Exchange funding for facial products

Blame it back then, but it looks like the big public birthday party trend has cooled its throws this year and has followed the path of the exciting big bag of goodies. Both were sadly absent from the social whirlwind in New York and elsewhere, and we can’t say that life in the city was better for it.

Benefit VBeauty for Save the Music Foundation

Dean Neville / BFA

A new drift, at least the one exemplified by former hedge fund manager Julie Macklowe, could be to turn your birthday party into both a benefit and a product launch. Ms. Macklowe, as many who follow fashion magazines may know, recently left the world of finance for a world that some say prints money. It would be the cosmetics industry.

Ms Macklowe used her 34th birthday at The Box (where she says she also celebrated her 30th birthday) to showcase her new product line called VBeauty. There was also a charity component with VH-1 Save the Music, which helped provide the musical talents of Jamaican pop, rap and reggae singer Sean Paul. If the letter “V” was not enough for you, Rémy Martin V has also started as an alcohol sponsor.

Julie and Billy Macklowe

Dean Neville / BFA

It was nice to have the brand of alcohol, Ms. Macklowe said, “but it doesn’t really help with skin care.”

As for the charity, Ms Macklowe explained that when she started her new business, “social responsibility was very important. I think more companies should do it.” She chose a music beneficiary “because I was playing in a band when I was in school. The marching band, actually. I was playing the trombone, which almost made it worse.” Ms Macklowe agreed she might be the only marching band alumnus in the world to wear full-price dresses from fashion label Rodarte.

As for the skincare line, Ms Macklowe said its genesis had something to do with losing her toiletries on a trip to Europe. “I bought very expensive products in France and I broke into beehives,” she recalls. “I have super sensitive skin.” For others, it might mean going back to Neutrogena and Cetaphil a bit. For Ms. Macklowe, this gave her the idea of ​​launching a new brand of lightweight, “modern”, “fragrance-free” products that were “upscale luxury” but also “affordable”. Its starter program, called “It Kit,” which, like the V in the title, said Ms. Macklowe, “should be your win over time,” includes five products, including a serum, cleanser, exfoliant and an eye cream.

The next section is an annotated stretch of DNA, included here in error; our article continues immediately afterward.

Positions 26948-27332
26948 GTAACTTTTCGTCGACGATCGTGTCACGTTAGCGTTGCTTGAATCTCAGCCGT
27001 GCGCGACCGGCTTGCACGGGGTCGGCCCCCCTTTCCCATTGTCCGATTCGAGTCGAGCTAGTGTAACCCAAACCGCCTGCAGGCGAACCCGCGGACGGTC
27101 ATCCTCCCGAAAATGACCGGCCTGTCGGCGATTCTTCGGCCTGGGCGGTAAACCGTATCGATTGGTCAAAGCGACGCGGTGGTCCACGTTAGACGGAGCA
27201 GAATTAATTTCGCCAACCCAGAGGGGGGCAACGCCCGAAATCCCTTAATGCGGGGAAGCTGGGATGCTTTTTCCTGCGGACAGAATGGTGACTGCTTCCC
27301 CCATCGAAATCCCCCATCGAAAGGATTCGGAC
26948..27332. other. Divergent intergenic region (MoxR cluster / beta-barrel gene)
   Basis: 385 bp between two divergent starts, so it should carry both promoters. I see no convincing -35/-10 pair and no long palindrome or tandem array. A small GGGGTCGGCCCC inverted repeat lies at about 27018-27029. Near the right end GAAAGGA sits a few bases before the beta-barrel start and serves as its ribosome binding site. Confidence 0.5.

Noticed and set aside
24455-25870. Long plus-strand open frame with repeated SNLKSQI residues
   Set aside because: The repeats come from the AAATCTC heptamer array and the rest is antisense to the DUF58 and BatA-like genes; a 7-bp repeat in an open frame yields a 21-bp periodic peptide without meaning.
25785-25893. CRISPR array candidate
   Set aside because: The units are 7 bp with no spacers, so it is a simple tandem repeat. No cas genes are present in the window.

Donna D’Cruz

Dean Neville / BFA

Lisa and Jeff Lewis.

Dean Neville / BFA

BJ Spencer with Melanie Cox

Dean Neville / BFA

Sean paul

Dean Neville / BFA

“You can buy my entire line for $ 616,” Ms. Macklowe said. Please note its previous use of “affordable”. What do we know? We buy our shampoo from Target.

Ms. Macklowe sells the products at places like Bergdorf Goodman, the Webster in Miami, and Louis Boston. For the holiday season, Sibarthes Villas in St. Barts will be offering It Kits with villa rentals – great work, if you can get it – and Cos Bar will be testing the products in Aspen.

“Gstaad could be next year,” Ms. Macklowe said. “We never know.”

Ms Macklowe’s birthday party was populated by fashion designers like Eddie Borgo, Chris Benz, Zang Toi and Yigal Azrouel, as well as friends like publicist Alison Brod and her husband, Andy, CNN’s Alina Cho, Tom and Lori Florio and Lesley Schulhof. Ms Macklowe’s in-laws, Harry and Linda Macklowe, were also in attendance.

Mrs Macklowe was dressed in what she called “vintage Rodarte”: “Does that age me?” She asked – and Louis Vuitton shoes, “the ones Madonna wore.” She greeted the guests and pulled them into a small photographer’s pen with a step and a repeat, with the logos of the three brands being promoted.

Amy McFarland, former director of development for the New Yorkers for Children, confronted Ms. Macklowe.

“Your husband said I was dressed conservatively,” Ms. McFarland said of her simple black outfit. “I thought I was dressed like Julie Macklowe.”

“No, you are too conservative,” Ms. Macklowe said. It was one of those fashion jokes that doesn’t have to be a joke.

Meanwhile, Ms Macklowe’s husband Billy had previously wrapped a glowing purple bracelet announcing his wife’s company on his wrist. “You have to support the woman,” Macklowe explained.

Oh, is he also wearing his products? “Of course,” he said. “I wear eye cream. And sure enough, I saw a difference under my eyes.”

Write to Marshall Heyman at [email protected]

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